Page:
White Sox-Cubs has brought about some memorable meltdowns
By Joe Cowley firstname.lastname@example.org May 17, 2012 9:46PM
Big Z Gone Wild June 25, 2010 Carlos Zambrano gave up four runs in the first inning but saved his best stuff for the dugout, getting into it with teammate Derrek Lee. The two had to be separated, and Zambrano was sent home.
Big Z Gone Wild
June 25, 2010
Carlos Zambrano gave up four runs in the first inning but saved his best stuff for the dugout, getting into it with teammate Derrek Lee. The two had to be separated, and Zambrano was sent home.
Updated: July 1, 2012 11:53AM
The last bit of crazy left town this past offseason.
Long gone were the days of Sweet Lou Piniella. Where have you gone, Michael Barrett? Milton Bradley? Then bye-bye went Ozzie Guillen, and he took Carlos Zambrano with him to Miami.
That leaves one burning question to answer as the White Sox and Cubs begin their crosstown series Friday afternoon at Wrigley Field: So who punches A.J. Pierzynski now?
“Oh, man,’’ Cubs right-hander Jeff Samardzija said with a laugh when asked.
OK, maybe the line of questioning was a bit direct, but this is North Side vs. South Side still, correct? That means expect the unexpected. That means a meltdown by someone — manager, coach, general manager or player — is bound to happen, whether it’s this weekend at Wrigley or in June at the Cell.
The problem is the list of suspects has dwindled. And dwindled drastically.
“You’ve still got Pierzynski over there,’’ Cubs right-hander Matt Garza said with a smile when asked to pick out the likely candidate for controversy.
Cubs players understand their new culture is such that the days of going after each other in the dugout are over. That means no Piniella telling Bradley that he’s a ‘‘piece of s---’’ or Zambrano having to be separated from fighting with Derrek Lee.
“I don’t think so,’’ Cubs left fielder Alfonso Soriano said when asked if he was expecting craziness at some point this weekend. “The group that we have is a nice group. We don’t like to fight each other. We play together. We play hard, and that’s all we can do. Lots of good things can happen. There’s no more negatives in this clubhouse.’’
Take that, Zambrano.
But say what you want about Big Z, he made the series interesting. His 2010 incident with Lee goes down as the second-most combustible moment, just behind Barrett sucker-punching Pierzynski.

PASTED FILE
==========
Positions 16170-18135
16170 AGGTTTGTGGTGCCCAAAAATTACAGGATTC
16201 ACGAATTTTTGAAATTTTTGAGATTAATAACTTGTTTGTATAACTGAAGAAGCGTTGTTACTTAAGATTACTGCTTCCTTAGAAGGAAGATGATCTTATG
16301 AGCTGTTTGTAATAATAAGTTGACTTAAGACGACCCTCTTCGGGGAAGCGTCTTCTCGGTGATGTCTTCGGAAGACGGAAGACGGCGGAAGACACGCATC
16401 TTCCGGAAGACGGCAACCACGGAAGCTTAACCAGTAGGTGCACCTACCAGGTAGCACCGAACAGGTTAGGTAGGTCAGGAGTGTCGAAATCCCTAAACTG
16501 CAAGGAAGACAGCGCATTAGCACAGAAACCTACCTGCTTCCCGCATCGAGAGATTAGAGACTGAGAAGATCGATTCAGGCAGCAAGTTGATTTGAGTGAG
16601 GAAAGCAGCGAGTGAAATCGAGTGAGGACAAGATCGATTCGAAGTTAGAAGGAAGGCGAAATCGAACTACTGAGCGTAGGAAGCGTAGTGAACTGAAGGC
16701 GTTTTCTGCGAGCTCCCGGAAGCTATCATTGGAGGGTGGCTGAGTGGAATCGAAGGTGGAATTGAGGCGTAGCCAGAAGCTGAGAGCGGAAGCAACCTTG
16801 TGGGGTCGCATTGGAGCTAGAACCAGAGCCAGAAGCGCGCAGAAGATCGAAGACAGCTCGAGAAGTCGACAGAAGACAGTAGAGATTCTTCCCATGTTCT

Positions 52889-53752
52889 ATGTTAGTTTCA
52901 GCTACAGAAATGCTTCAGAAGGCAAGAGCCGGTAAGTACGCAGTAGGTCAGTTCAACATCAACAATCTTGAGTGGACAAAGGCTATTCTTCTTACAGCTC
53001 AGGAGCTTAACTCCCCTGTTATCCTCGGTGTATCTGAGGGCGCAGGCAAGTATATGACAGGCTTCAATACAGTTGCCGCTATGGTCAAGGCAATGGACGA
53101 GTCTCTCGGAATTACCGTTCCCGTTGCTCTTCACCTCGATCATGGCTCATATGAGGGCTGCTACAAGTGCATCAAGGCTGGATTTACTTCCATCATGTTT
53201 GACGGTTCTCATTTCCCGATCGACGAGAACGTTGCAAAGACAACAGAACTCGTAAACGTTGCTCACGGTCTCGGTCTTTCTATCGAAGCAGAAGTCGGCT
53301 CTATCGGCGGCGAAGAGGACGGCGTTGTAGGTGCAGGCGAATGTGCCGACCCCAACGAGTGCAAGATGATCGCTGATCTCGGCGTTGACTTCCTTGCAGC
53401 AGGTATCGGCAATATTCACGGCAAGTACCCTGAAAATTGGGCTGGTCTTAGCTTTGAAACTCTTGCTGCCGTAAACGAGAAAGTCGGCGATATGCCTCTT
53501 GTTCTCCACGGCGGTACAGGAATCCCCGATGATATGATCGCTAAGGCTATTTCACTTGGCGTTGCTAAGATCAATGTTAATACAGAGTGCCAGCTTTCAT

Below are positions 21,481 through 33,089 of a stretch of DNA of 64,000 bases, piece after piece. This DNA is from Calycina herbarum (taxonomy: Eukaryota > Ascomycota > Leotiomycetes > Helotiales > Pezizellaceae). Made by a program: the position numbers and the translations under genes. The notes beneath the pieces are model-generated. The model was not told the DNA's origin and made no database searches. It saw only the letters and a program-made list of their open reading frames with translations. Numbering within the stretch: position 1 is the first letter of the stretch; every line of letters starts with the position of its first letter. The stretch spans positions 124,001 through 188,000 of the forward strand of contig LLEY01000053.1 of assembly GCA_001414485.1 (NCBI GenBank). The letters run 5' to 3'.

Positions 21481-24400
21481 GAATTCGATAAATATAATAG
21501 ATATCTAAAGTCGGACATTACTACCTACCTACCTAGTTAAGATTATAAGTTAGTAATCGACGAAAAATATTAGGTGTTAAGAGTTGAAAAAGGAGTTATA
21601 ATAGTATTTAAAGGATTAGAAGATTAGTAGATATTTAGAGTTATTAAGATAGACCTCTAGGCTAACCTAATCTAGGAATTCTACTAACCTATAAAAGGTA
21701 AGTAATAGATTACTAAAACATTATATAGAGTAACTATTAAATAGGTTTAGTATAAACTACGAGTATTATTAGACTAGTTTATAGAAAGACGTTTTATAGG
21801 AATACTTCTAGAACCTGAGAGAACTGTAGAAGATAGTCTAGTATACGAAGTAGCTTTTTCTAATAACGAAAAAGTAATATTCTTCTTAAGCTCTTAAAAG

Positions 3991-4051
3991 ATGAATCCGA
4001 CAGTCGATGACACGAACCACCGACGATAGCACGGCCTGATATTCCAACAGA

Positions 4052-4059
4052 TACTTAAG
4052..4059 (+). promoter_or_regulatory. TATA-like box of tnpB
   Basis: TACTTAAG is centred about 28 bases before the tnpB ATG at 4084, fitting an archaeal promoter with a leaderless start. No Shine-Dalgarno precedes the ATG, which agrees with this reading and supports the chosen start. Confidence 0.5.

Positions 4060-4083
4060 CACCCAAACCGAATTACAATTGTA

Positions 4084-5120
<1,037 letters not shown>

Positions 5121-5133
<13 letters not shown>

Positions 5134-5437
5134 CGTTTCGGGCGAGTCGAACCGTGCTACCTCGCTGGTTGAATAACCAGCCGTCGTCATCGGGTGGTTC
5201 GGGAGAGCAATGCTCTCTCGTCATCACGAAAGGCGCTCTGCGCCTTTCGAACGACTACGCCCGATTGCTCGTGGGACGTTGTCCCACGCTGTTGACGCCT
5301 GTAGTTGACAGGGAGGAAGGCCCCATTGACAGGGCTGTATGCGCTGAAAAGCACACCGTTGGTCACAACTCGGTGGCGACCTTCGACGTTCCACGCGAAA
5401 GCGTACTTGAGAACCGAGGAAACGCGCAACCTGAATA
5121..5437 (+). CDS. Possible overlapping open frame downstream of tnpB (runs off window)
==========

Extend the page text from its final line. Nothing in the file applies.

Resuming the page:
“We’re hungry to win,’’ Soriano said. “Before, it’s not like that. Now all the negative things, the fighting each other and not playing hard, it’s done. Now it’s a new group, and everybody is happy.
“Nobody wants to punch [anyone]. Nobody wants to fight. I think that’s in the past.’’
That seems to be the common theme with the Cubs these days.
“I know everyone in this clubhouse has their heads screwed on pretty straight,’’ Samardzija said. “I don’t think anyone is willing to put themselves in that spotlight in a negative way. I think everyone is here for the team.’’
Not that some players aren’t trying to step up and be candidates to have that bull’s-eye on their back.
Take lefty reliever Will Ohman, who pitched for the Cubs from 2000 to ’07 and joined the Sox in 2011. Ohman threw his best pitch of the season right at the heads of Cubs fans Thursday, insisting of Wrigley, “It doesn’t matter what game it is in the season, it’s still the biggest bar in the world.’’
He promised to get a hose and spray down the fans in the left-field bleachers, weather permitting, then fired off, “The only downside is sometimes the fans are there more for the experience than the actual game.
‘‘It’s such a varied crowd. Some are there because it’s Wrigley, some because they’re die-hard Cubs fans and some because it’s a Saturday day game and a good time to get your buddies together and have a laugh.’’
We have a winner.
So now who punches Ohman?